We think it’s time to recognise and celebrate the true talent in our industry, the creatives, technologists, founders and leaders that are really driving our industry and shaping society, who just happen to be over 50.
50over50 is a series of interviews with our most influential and inspiring industry leaders aged 50 and over.
Dave Barker is a digital pioneer and true industry veteran. A key player in the development of the mobile content and marketing industry, he is now leading the growth of martech giant Amobee in EMEA.
What one thing are you proudest of in your career?
Being part of the senior team that grew and sold the web agency Hyperlink to Cable & Wireless in 2000, followed by the sale of mobile marketing agency Enpocket to Nokia in 2007. My friends say, “Once was luck, twice was a fluke!”
What creative heights are you now capable of that you wouldn’t have been able to achieve at the early or mid-point of your career?
In the early years, I used to make a lot of decisions on-the-fly, with more emphasis on gut instinct and general business acumen.
Naturally, as I planted myself deeper in the media and adtech space, where change is the only constant, I became much more considered and collaborative in decision-making.
What gives you the most satisfaction in your role today?
Being able to have some input into how new grads can develop in the exciting world of digital, and on the other hand, having the opportunity to work with some veterans who joined the industry at the same time I did in new capacities.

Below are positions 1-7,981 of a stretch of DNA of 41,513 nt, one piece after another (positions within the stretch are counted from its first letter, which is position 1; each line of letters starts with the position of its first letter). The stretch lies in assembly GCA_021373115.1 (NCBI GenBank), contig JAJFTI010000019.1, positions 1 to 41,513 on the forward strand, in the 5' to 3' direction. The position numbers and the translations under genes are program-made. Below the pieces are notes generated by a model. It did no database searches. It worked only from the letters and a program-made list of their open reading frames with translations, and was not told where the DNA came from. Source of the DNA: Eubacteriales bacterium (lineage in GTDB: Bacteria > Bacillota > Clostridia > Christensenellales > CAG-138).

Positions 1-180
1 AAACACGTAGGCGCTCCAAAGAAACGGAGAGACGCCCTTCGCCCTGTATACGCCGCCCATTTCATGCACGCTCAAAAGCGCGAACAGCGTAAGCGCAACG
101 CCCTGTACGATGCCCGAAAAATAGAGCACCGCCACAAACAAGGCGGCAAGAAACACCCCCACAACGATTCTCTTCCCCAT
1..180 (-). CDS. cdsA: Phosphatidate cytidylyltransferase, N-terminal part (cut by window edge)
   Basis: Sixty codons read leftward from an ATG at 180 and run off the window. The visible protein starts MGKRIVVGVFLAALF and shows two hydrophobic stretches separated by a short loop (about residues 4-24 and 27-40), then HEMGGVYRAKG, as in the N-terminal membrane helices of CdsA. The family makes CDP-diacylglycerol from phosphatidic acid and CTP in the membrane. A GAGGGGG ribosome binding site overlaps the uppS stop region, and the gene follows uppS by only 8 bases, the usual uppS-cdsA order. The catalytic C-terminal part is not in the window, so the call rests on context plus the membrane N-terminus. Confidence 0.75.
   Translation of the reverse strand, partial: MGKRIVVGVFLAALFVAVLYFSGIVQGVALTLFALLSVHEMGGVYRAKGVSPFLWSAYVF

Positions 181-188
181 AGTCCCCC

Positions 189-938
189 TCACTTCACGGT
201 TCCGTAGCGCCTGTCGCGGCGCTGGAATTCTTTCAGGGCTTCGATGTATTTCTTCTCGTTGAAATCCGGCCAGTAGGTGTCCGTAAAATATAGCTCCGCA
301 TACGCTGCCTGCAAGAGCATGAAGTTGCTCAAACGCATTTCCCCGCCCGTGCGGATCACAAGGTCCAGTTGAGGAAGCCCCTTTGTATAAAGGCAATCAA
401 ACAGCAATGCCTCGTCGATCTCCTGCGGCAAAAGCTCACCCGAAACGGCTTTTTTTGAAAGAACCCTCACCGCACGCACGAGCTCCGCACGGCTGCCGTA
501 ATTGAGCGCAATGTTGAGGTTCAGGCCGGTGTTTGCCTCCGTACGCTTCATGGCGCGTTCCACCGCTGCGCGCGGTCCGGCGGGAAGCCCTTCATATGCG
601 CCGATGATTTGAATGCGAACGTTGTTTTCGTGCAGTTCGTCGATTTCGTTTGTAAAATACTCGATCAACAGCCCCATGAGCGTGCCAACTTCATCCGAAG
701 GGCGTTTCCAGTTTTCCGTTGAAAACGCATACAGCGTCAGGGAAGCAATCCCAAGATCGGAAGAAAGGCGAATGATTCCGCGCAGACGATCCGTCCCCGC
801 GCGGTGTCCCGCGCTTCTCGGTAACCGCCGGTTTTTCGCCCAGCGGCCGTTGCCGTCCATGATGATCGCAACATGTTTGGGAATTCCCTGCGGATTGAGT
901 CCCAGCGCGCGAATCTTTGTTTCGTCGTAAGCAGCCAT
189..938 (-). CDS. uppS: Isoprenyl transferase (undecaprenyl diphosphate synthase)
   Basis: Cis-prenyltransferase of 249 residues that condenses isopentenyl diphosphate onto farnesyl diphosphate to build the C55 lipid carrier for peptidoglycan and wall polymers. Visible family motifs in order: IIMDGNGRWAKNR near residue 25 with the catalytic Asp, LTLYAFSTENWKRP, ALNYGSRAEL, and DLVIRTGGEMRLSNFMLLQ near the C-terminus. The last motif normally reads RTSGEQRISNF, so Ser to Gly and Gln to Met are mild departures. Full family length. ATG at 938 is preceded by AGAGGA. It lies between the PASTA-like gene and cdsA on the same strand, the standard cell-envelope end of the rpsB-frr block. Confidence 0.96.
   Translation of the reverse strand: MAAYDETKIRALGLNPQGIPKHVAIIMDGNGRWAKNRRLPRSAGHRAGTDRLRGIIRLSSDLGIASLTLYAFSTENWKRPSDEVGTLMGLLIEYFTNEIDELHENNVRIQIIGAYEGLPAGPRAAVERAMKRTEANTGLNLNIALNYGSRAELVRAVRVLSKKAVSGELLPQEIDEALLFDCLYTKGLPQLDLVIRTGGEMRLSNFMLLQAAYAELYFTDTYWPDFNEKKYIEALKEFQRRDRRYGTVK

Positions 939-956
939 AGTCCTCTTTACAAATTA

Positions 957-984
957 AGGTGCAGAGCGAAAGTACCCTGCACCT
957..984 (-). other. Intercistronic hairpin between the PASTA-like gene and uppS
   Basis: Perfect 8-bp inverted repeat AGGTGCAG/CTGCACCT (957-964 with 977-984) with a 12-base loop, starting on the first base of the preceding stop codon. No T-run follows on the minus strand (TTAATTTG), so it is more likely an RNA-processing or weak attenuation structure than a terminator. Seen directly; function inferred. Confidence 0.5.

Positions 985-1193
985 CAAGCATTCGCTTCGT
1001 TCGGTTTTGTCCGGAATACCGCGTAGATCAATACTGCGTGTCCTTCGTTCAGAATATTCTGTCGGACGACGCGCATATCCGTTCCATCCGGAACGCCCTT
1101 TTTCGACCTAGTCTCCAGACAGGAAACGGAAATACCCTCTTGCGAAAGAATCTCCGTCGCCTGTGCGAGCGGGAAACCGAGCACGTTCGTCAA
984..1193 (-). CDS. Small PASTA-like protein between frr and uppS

What is the biggest lesson you have learned in your career?
Stay grounded and be extremely commercial.
Being able to win consistently and develop long-lasting relationships with clients is key.
Put simply, a vision for growth has to be backed with operational rigour – a business is not going to go places just by being the coolest brand or having charismatic leaders with visible public profiles.
What advice would you give your 25-year old self?
We should work to live rather than live to work. This can be easier said than done, but the continued pursuit of that healthy balance is important.
At the same time, if you love what you do, the positivity spills over to your team and your clients. The outcome is better working relationships between all stakeholders.
What is the biggest mistake companies – brands or the industry – are making in their attitude to age today?
Personally, I haven’t witnessed ageism in the industry, but if it exists then I suspect it is because employers fail to really see the value in experience gained from riding the ups and downs of the business cycle.
What are you most excited about in your industry over the next 10 years?
The annual lunch that I host at Cannes each year, obviously!
But seriously, I think one of the greatest opportunities is in the future of TV. Global TV advertising will reach over $200 billion in 2020 and we are only in the early-stages of the TV and video advertising transformation.
The level of data and insights we’ve come to expect in digital advertising, we will also have available for TV.
What is your biggest regret about the industry today?
It’s not a regret, but I would like to see every player in the industry taking an active role in making the way we do business more transparent and accountable.
It would do a lot of good to remove the bad apples and reduce some of the unnecessary cynicism associated with martech.